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As we’ve said before, we like the First Round Review. They consistently interview interesting leaders with perceptive views on managing teams.
Their latest piece is a consolidation of insights into ‘The 25 Micro-Habits of High-Impact Managers’. As you might imagine, with 25 habits to get through, the recommended reading time is 20 minutes...
If you have the time, you’ll almost certainly take lots away from the whole piece, but we wanted to pick out three areas we liked.
It’s often said that high performing teams are characterised by high levels of psychological safety, where teammates feel comfortable sharing ideas, asking for help, and challenging the status quo without fear of failure or penalty.
One way to help your team achieve this is by describing a time where you felt you failed and what you learned. You can’t expect your team members to be forthcoming if they don’t see this behaviour modelled by their manager.
“Share a story where you've failed personally or professionally and what you learned as a result. It sheds light that we're all human and on the same level. It allows team members to share their concerns and feel like it's okay to fail.” Trish Leung, Senior Director, Pantheon
First Round spoke to several managers who emphasised the importance of your team knowing they have your support, particularly if you’re asking them to reach for ambitious goals.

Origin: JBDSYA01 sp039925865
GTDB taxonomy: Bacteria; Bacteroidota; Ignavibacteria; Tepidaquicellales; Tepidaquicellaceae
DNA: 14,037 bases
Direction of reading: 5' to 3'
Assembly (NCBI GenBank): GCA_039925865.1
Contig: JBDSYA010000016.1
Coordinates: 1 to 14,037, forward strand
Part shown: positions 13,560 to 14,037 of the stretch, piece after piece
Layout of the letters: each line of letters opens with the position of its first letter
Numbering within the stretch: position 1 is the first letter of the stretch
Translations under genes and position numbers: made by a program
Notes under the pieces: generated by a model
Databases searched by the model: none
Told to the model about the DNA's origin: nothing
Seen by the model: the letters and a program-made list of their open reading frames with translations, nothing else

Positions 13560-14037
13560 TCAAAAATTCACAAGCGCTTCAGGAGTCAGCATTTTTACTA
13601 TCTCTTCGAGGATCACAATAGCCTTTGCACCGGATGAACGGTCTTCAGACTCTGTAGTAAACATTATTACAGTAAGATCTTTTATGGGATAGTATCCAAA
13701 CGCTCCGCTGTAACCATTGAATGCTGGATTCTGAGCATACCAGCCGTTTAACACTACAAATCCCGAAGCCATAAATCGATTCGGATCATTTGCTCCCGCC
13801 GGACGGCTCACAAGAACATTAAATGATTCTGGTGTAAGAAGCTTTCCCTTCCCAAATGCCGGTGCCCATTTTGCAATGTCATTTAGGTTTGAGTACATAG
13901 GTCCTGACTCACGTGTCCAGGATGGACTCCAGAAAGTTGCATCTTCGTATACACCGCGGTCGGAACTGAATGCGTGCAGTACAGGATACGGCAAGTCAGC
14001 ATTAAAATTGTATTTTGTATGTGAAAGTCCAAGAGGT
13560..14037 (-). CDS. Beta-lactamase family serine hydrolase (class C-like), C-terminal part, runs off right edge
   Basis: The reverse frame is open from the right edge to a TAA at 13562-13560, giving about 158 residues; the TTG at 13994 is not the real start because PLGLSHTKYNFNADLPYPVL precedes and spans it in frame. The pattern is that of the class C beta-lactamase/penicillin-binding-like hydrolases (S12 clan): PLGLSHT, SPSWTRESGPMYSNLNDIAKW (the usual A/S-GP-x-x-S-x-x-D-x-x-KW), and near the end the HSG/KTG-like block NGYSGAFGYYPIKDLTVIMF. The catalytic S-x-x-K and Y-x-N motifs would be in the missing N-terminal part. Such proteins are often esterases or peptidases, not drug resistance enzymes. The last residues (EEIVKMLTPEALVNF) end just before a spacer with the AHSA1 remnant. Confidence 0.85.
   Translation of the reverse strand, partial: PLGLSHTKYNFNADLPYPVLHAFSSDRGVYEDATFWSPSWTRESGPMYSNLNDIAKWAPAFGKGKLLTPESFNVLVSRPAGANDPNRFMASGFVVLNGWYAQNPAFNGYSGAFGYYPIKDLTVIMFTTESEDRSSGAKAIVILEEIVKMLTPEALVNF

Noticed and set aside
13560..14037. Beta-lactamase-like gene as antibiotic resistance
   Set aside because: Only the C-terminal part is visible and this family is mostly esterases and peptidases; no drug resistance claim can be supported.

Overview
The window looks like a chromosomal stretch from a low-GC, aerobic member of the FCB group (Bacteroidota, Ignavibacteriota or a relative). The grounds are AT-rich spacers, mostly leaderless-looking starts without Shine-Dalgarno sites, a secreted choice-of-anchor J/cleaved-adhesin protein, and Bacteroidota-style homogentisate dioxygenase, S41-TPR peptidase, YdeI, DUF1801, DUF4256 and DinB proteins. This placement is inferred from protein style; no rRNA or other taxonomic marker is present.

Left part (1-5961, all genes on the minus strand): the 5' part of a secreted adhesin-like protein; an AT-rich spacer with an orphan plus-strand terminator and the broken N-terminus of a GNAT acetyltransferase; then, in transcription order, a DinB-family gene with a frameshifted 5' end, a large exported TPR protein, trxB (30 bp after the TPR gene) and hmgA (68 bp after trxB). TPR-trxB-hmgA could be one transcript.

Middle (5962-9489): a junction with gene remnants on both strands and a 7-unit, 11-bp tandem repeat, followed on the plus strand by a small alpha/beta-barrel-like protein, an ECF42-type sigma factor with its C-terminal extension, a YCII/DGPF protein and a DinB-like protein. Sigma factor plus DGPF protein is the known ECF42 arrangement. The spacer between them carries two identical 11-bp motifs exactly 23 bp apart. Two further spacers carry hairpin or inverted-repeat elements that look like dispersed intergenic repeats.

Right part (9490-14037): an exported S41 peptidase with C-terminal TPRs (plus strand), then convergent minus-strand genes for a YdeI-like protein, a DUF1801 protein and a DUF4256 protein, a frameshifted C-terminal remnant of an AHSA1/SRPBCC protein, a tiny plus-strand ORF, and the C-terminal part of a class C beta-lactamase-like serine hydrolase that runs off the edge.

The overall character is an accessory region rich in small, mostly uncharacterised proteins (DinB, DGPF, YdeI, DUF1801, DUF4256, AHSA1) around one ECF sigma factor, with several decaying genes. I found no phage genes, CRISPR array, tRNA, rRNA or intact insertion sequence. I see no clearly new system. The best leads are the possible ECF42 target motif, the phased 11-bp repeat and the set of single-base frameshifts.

“Early on, my manager told me, ‘I don't want you to mess up. But if you mess up, I will have your back.’ This instilled in me that my manager trusted my decisions, was willing to help me through potential failure, and subtly applied pressure to live up to that trust. He said it once, but it was impactful enough that I still think about it when I face a new decision in my role.” Madeline Willett, Associate Director, Verto Education.
This, and other quotes in the piece, echo comments from our article earlier in the year on ‘What’s the best thing a manager has ever done for your career’. In that survey, the number one factor people valued was knowing that their manager believed in them.